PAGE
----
Canada

Canada

Canada

Canada

Excerpt

BY EDGAR MC INNIS

IN THE BASIC PATTERN of Canadian life, one of the most pervasive factors is the racial dualism which colours almost every phase of national activity. It is a factor which stems inescapably from the very fact of Canada's existence as an independent community. Geography and history have combined to produce a situation in which the two paramount stocks, British and French, have had no other choice than to live side by side as distinct peoples within a single state. Neither of them has proved strong enough to absorb, or even to impose its outlook and standards and policies on, the other. The price of political unity has been the acceptance of ethnic and cultural diversity, with all that that implies in the way of concessions and compromise.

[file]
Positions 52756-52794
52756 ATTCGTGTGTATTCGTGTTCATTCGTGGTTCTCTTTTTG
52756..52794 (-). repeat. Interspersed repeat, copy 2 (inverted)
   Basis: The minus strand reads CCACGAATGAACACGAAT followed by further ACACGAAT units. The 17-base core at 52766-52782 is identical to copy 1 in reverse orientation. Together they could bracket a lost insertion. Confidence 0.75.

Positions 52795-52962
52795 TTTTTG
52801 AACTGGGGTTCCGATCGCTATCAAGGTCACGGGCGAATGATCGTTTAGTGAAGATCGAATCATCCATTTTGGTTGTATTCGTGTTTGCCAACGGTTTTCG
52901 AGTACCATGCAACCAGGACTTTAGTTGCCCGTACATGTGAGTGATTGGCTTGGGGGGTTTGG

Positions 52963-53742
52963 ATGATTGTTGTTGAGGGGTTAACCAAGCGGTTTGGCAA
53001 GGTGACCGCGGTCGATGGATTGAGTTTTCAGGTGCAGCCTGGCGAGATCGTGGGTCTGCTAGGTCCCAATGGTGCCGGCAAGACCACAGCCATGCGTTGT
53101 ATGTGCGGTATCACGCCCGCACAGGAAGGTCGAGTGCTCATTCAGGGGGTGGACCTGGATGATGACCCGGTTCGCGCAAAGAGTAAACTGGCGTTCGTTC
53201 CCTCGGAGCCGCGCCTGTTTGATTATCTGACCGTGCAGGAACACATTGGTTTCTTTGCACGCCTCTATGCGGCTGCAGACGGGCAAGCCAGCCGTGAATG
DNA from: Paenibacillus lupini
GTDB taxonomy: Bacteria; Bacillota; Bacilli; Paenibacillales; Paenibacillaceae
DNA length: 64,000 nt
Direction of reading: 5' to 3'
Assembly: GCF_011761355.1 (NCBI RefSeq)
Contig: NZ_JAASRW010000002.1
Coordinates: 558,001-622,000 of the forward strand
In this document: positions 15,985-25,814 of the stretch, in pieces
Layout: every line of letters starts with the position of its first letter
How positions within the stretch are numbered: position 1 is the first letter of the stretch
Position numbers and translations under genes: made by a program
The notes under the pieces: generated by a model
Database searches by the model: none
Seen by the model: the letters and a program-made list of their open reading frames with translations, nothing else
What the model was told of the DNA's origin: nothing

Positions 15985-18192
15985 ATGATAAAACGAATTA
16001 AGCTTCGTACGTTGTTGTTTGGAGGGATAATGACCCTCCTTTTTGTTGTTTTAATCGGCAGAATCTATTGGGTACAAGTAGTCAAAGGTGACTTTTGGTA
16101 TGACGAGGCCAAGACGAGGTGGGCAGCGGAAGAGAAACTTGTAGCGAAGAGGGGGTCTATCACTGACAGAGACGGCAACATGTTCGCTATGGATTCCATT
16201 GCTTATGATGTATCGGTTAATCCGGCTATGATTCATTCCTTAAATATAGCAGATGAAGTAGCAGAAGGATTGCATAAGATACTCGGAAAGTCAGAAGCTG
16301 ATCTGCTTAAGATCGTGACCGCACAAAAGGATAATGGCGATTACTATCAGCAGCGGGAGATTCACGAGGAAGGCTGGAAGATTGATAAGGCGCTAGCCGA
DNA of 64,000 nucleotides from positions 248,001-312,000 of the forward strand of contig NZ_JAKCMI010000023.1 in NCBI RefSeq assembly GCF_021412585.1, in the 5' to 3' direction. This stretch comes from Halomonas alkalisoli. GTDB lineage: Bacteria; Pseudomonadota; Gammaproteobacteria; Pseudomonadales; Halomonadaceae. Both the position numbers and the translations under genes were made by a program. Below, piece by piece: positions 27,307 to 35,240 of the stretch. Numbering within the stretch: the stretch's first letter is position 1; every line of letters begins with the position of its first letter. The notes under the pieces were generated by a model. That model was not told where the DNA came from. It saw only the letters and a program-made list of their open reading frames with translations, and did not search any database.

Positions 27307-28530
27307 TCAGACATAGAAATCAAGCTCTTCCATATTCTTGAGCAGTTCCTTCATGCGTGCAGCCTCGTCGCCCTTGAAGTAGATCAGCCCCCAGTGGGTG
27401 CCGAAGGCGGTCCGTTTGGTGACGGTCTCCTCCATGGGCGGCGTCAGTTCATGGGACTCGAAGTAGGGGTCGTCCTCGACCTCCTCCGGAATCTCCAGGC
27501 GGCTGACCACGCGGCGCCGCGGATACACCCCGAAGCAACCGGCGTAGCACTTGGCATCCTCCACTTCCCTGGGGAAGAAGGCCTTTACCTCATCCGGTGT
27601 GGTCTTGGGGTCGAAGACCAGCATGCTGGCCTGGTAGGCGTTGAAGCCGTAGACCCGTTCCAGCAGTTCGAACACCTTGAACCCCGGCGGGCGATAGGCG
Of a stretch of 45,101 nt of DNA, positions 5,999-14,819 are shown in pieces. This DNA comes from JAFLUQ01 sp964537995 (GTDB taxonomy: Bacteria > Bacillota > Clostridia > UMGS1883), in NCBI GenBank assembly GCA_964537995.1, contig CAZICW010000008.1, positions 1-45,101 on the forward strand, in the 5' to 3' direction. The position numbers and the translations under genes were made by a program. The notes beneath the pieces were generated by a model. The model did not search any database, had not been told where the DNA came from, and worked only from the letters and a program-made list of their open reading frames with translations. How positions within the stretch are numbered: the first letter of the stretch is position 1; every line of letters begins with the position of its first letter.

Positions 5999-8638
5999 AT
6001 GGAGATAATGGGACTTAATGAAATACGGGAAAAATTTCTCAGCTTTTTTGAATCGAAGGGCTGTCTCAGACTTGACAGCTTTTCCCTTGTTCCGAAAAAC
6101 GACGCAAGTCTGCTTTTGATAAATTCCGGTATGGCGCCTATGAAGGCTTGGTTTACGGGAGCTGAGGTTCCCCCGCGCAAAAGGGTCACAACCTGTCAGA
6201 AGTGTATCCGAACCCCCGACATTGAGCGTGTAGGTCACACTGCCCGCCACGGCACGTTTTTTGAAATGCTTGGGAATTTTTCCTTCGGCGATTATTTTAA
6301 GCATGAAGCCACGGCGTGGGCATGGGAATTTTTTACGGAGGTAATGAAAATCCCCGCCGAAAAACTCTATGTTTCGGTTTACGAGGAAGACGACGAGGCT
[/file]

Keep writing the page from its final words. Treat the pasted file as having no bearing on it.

This situation, so striking to even the casual observer, has frequently obscured the fact that the population of Canada is multi-racial rather than merely bi-racial in its origins. Slightly less than half of her 13,500,000 people are of British stock. The French account for another So per cent. The remainder--one-fifth of the whole--is made up of people drawn from all the diverse races of Europe, with a sprinkling from those of Asia as well.

Looked at from this aspect, the fundamental dualism of the Dominion can be seen to lie in cultural rather than in purely racial divergences. Ethnic differences gain their real significance when they are joined to differences in language and religion, in social customs and historical traditions, which combine to produce differing concepts of the type of society towards which the community should strive. None the less, there is a very real sense in . . .

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